Megan stepped over to the hole and pointed the flashlight down below. She wanted to preserve power, but she couldn’t risk climbing in the dark. She kept the shotgun strapped behind her, pointed down into the ladder below her, which was very difficult considering she now had a shovel sticking down the back of her jacket. She carefully crawled to the edge of the hole into the abyss, pulled her foot down into the opening and found the first rung. She breathed a sigh of relief, worried that the ladder would completely disappear beneath her. The idea froze her in her tracks.

What if I’m wrong, she thought. What if this is all a hallucination and I could walk out her right now. What if this is just...a hole in the ground and I’m about to fall? She was thinking too hard. She tapped the ladder rung with her foot and it made a solid sound. This feels real. It has to be, even if it doesn’t make sense. Equestria was real back then. It has to be real now. But...this can’t be Equestria. Where am I going?

She felt nervous hanging so close to the edge. It was now or never. She slowly moved down until she could hold on to the lip of the opening with her hands. She clasped the bottom rungs with her legs in case she slipped and then grasped the topmost handle with her hands. She breathed a sigh of relief and started her trek down the ladder.

This has to be a dream, she thought.

There is no way this could be real.

I’ve had so many problems.

My doctor told me I would have trouble discerning reality from fantasy, but…

he didn’t believe me when I talked about Equestria.

I know it’s real.

It has to be.

I have Firefly’s picture in my pendant with me.

That’s not a trick.

I don’t care if people don’t believe me.

I’ve lived two decades alone.

I’ve lost relationships.

I’ve lost friends.

I’ve lost so many things…

Just because I wouldn’t give up.

Well today this is proof that something more exists.

I don’t know where I’m going,

but I know it’s the proof I need to show everyone

that I’m not crazy.

I was so happy…

Why did I have to leave?

Of course…

My parents.

They were afraid for me.

I had been gone for so long

they thought something horrible had happened to me.

I was so sorry

but they didn’t believe where I had been

even after I showed them the picture.

Their fear over-rid their logic.

The first psychiatrist visit was the worst.

I tried so hard to get them to believe me

but no matter how much I tried,

it just seemed to make things worse.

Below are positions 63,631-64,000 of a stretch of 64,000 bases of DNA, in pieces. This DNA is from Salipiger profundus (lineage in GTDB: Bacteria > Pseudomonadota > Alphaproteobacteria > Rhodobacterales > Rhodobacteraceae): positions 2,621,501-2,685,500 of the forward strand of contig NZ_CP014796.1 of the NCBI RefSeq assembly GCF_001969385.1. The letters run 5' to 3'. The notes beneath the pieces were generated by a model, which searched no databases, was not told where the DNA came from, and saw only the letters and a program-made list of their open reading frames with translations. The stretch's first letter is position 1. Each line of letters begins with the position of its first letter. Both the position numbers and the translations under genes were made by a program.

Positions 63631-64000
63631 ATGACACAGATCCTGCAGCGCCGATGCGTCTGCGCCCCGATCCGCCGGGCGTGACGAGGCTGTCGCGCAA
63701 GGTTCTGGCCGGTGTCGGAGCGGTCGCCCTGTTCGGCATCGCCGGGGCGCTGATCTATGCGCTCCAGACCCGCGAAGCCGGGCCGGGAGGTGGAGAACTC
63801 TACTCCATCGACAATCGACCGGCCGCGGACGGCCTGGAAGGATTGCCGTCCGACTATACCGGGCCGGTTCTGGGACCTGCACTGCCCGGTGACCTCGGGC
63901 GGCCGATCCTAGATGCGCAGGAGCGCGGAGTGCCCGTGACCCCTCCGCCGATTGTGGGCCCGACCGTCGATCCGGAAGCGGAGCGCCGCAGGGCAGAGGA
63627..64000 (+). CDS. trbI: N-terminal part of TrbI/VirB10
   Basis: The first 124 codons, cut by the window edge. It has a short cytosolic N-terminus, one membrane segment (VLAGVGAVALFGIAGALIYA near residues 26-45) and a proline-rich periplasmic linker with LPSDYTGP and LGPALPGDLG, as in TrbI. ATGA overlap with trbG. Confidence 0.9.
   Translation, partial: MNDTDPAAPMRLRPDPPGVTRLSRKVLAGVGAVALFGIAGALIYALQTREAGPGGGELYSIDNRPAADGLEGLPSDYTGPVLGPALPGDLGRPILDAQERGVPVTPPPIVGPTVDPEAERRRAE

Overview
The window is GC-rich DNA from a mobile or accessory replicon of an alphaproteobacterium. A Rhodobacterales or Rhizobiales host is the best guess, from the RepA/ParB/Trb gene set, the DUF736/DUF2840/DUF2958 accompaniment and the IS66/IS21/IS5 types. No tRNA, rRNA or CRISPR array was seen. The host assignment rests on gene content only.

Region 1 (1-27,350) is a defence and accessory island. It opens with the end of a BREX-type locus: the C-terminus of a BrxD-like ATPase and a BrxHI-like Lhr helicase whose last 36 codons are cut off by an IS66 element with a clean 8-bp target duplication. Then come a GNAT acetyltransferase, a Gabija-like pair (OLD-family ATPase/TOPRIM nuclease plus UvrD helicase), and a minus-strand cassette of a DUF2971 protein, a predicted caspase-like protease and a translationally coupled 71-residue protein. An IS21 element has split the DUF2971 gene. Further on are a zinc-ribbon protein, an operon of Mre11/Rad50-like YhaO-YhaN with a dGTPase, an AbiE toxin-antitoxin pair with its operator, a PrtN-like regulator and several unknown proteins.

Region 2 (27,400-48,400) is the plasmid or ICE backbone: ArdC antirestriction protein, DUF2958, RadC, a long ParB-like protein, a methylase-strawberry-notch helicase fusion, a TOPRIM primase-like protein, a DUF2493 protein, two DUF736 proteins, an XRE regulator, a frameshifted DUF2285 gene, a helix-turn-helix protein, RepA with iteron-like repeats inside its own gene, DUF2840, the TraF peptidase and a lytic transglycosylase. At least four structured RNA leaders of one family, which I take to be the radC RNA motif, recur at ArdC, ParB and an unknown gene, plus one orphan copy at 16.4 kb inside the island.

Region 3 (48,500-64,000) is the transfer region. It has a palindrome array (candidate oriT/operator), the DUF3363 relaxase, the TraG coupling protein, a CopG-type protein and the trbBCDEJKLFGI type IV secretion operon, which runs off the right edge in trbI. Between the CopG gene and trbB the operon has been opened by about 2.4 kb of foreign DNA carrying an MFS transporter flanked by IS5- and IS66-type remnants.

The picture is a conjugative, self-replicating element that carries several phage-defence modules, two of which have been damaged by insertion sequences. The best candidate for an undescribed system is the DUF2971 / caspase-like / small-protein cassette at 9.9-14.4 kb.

“You can’t distinguish fantasy from reality,” he said.

“You created a whole world,

because you can’t face this one.”

I didn’t have to create a world to run away from this place.

It was already there.


Twilight Sparkle…


If you’re here somewhere,

I’m going to find you.

And then,


we’ll be happy again.

I’ll be happy again.

Wait a minute...

How long have I been going downwards?

It has to have been five minutes by now.

There’s no way this can exist.

I should have reached the bottom by now.

Megan stopped. She looked down at the ladder below her. She could see...something far down. The light reached just far enough to reveal a landing about fifty feet below her. She felt relief overtake her. She heard a tinking sound, like something hitting metal. It didn’t make sense. She looked around and the sound was clearly coming from above her. Tink. Tink. Tink. Tink Tink. Tink Tink. It was slowly accelerating its pace. No, something couldn’t possibly be moving up there on the ladder. She looked down and quickened her pace.

This can’t be happening.

Is something really after me?

Or am I imagining it?

It’s moving so fast.

I can’t keep up with it.

I can hear it...

closer now.

I can’t let it catch me!

Not before I get to Equestria.

Is that…

Is that breathing?

It’s stalking me!

I have to hurry!







Megan was two rungs away from the bottom when she jumped onto the ground and landed. She rolled over. Her copious amount of items jangled and stopped her movement as she stared up. She pulled the shotgun over her shoulder and pointed the light at the ladder. And waited.

There was no sound from the ladder above her.

Did...did I imagine it? Was my own movement shaking the ladder farther up the top? She blinked and pulled herself up to her feet. She looked down at the ground. At the bottom of the ladder was the same trapdoor design that she had entered through, only there was no ring. The six symbols mirrored the ones above, except they were in pristine shape with no scratches at all. She examined them closely and recognized them from...somewhere far off in her mind. She stood up and started walking around with the flashlight shining the path in front of her. She nearly had a heart attack when she saw the bails of hay she had thrown, as most of them had collapsed upon impact into small piles. She made note of them for later and kept walking. The floor was made of wood and creaked with each step. She pointed her light upwards and stopped.

No, she said. I just came from here!

The barn looked exactly the same. For all Megan knew, it was the same. Every beam, every corner, every mark in the wall and the floor. Besides the fact that it was barren of items, it was exactly as she left it. She saw the front door and walked up to it. She reached out her hand.

It opened.

It moved slowly back and forth, slightly ajar, as the wind pushed it around. Megan reached out and pushed it aside with her hand. The creek of the old hinges ground on her nerves as she stepped over the threshold and into the night.

There were no stars. There was no moon. And yet, somehow, light pervaded the atmosphere. A very subtle crimson glow filled the air. It was as if blood has been sprayed into the environment and every droplet cast its own fleeting glow, always on the verge of snuffing out. About twenty feet ahead, the dark shapes of trees in lines spanned deep into a field. They held no leaves and their branches twisted into claw-like shapes with rotten fruit in their grasps. The ground was littered with decaying cores. Megan knelt down and examined one. It had been eaten. They all had. And the remains were left to rot.